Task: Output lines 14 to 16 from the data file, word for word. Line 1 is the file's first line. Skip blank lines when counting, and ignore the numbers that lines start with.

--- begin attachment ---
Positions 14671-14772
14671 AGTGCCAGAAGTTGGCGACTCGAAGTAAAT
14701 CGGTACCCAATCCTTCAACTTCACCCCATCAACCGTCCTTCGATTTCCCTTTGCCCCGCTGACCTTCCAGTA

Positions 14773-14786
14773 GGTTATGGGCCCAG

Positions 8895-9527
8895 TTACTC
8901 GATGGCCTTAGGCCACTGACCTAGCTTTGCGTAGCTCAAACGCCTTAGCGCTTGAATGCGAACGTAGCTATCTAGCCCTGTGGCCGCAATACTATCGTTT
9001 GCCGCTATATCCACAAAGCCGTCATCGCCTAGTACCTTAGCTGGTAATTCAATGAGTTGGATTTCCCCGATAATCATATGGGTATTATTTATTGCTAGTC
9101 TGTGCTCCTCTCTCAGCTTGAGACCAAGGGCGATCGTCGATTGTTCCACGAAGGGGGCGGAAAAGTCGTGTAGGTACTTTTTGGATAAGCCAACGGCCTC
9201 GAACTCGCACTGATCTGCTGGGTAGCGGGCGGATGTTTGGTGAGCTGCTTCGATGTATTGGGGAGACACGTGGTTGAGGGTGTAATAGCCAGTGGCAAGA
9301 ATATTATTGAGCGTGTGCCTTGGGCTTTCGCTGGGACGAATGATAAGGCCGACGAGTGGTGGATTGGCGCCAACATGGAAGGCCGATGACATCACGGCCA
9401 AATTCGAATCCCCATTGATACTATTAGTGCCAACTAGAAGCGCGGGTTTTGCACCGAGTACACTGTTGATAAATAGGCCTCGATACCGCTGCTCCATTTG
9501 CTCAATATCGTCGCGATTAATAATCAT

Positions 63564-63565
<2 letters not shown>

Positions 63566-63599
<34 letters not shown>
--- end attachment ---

9501 CTCAATATCGTCGCGATTAATAATCAT

Positions 63564-63565
<2 letters not shown>